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The Talon

The Talon

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June 20, 2024

How what you eat and drink can impact your brain

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The brain is one of the most fascinating and complex organs in all of science. Despite extensive research, neuroscientists still do not fully grasp the fine functions of the brain. Recently, there has been increasing amounts of research into how diet and other lifestyle factors can influence brain health and function.

A wide variety of foods have been found to possibly improve brain function and reduce the risk for neurological diseases such as Alzheimer’s or Parkinson’s. Over half of your brain is made up of fat, a large majority of which are omega-3 fatty acids. Consuming foods high in omega-3’s consequently helps your brain build and maintain healthy nerve cells, especially by maintaining the myelin sheath, an insulated layer surrounding nerve cells formed by fatty acids and proteins (1). One of the best sources of high quality omega-3’s is fatty fish such as salmon, tuna, herring and sardines. In addition, omega-3’s are linked to lower levels of blood-beta-amyloid, a protein that generates damage to the brain found in neurological disorders such as Alzheimer’s (2). When consuming fatty fish though, it is important to be mindful of overconsumption, especially in larger fish such as tuna, as they can accumulate high levels of mercury over time which is very dangerous to humans. Smaller fish like sardines are safer to eat on a more frequent basis, but it is probably your best bet to limit consumption of fatty fish to 2-3 servings per week (3). Other foods to boost your omega-3 intake without the potential downsides of fatty fish include flax seeds, chia seeds, walnuts, avocados, eggs and almonds (4).

Another compound linked to improved brain health are antioxidants. Antioxidants work against degenerative biological processes such as inflammation and oxidative stress. These processes lead to the onset of diseases like Alzheimer’s. Foods high in antioxidants which may help counteract these processes are berries, broccoli, dark chocolate and foods high in vitamin C such as citrus fruits (1).

Some foods hold a variety of brain-health promoting properties, such as eggs, which in addition to their great omega-3 content, contain choline which is an essential component of acetylcholine– a neurotransmitter involved in regulating mood and memory (1).

While there is a great number of foods that can help boost your brain health, there are a number of foods, drinks and other factors that can contribute to the same neurodegenerative processes that the foods above work against. Certain foods such processed meat like sausage, salami and ham, fried foods, and refined carbohydrates high in sugar can lead to the development of oxidative stress, which as previously mentioned can lead to the decay of the brain in the formation of early onset Dementia and Alzheimer’s (5,6).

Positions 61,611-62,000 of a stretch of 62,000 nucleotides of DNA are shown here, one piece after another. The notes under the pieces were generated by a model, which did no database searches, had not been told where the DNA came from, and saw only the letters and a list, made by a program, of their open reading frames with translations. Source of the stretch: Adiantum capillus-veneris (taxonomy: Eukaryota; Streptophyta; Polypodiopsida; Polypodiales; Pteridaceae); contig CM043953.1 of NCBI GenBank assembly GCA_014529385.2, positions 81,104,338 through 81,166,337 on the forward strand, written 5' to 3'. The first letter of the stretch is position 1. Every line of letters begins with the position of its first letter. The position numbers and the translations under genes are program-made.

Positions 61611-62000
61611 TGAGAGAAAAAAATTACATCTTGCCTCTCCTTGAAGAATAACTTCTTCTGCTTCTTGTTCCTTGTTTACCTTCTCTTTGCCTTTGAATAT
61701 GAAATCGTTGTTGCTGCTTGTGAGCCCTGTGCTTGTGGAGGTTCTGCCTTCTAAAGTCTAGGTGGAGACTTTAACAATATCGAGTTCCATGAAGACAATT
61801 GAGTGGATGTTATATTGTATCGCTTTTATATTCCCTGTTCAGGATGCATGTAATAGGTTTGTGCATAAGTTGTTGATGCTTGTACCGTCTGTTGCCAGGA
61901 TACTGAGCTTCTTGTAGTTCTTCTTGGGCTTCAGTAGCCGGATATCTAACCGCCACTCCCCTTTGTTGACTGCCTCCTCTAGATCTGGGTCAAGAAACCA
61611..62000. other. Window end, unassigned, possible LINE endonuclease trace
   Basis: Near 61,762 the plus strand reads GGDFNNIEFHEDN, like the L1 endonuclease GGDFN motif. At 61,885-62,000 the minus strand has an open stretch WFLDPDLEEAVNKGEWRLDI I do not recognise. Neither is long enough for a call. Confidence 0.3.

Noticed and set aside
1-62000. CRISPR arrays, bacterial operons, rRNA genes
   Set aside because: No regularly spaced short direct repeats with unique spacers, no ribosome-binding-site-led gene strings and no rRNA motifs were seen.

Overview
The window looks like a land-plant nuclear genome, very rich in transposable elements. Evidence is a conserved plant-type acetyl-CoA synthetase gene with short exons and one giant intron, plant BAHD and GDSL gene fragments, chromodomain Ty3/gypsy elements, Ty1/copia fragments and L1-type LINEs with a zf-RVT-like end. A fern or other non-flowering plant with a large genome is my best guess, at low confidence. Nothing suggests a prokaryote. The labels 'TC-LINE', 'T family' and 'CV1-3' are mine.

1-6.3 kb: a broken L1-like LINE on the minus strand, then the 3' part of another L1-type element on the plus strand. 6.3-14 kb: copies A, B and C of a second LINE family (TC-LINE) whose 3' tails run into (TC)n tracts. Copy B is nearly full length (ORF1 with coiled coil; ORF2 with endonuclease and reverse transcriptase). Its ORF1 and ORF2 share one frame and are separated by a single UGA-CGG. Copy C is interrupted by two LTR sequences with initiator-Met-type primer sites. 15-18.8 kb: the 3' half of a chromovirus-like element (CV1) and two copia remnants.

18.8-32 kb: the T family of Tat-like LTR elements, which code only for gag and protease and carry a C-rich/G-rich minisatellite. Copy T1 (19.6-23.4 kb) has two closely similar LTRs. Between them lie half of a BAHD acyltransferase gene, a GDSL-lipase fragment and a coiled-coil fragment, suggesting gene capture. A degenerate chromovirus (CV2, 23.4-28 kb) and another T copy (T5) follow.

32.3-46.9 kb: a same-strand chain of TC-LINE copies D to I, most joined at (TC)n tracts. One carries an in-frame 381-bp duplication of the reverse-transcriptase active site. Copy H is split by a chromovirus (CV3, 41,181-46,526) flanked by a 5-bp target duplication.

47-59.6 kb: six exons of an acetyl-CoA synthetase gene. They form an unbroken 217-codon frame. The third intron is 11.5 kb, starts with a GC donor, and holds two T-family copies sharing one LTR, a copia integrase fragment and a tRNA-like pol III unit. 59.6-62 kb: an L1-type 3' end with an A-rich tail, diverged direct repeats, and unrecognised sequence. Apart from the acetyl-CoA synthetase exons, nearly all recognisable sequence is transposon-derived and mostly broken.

Apart from food, one of the biggest killers of brain health is alcohol. While it may seem clear that a cognitively impairing drug is not beneficial for long term brain health (7), many do not grasp how little alcohol consumption is needed to break down neurological connections. One study found that even small-moderate amounts of alcohol can reduce health globally (8). Studies regarding the neurodegenerative effects of small-moderate alcohol consumption are recent and limited, but the overall data shows that across the board, alcohol is a net negative when it comes to brain health. It is also important to note that these effects are enhanced among young people (aged 25>), as the brain is known to not cease developing until at least through the middle 20s, and expanding research continues to show the possibility of this number being further down the line (9).

Another frequented substance, marijuana, which has significantly increased in usage since legalization in many U.S. states (10), especially among teens, 44.5% of which report having tried marijuana by the 12th grade, 6% of which continue to be daily users (11). In a similar fashion to alcohol, marijuana can have damaging effects on cognition which are amplified in adolescents (12). Like alcohol, however, research on the cognitive impact of marijuana is young and limited by many factors, notably how medicinal marijuana use has beneficial effects on cognition, possibly because it reduces symptoms which could have been blurring cognition (13). It is important to note the differences in recreational and medicinal marijuana usage when reviewing scientific literature regarding the substance’s effects on cognition.

As mentioned in the introduction of this article, the brain is nowhere near fully understood and despite significant research into how diet, drug and alcohol usage can affect the brain, there are still many limiting factors across all aspects of these studies and the information is ever expanding and changing. So while this information should be reviewed with reservations, it is important to know that the general consensus in the fields of neuro and nutritional sciences is that abstaining from drugs and alcohol while exercising regularly and eating a balanced diet can help improve cognition, slow it’s decline and prevent the neurological disorders that currently plague western society.



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About the Contributor
Sullivan Nolan
Sullivan Nolan, Junior Content Editor
Sullivan Nolan is a second year journalism student and a member of the Class of 2025. Sullivan is a part of the soccer and track teams here at school. Outside of school he enjoys hanging out with friends and cooking.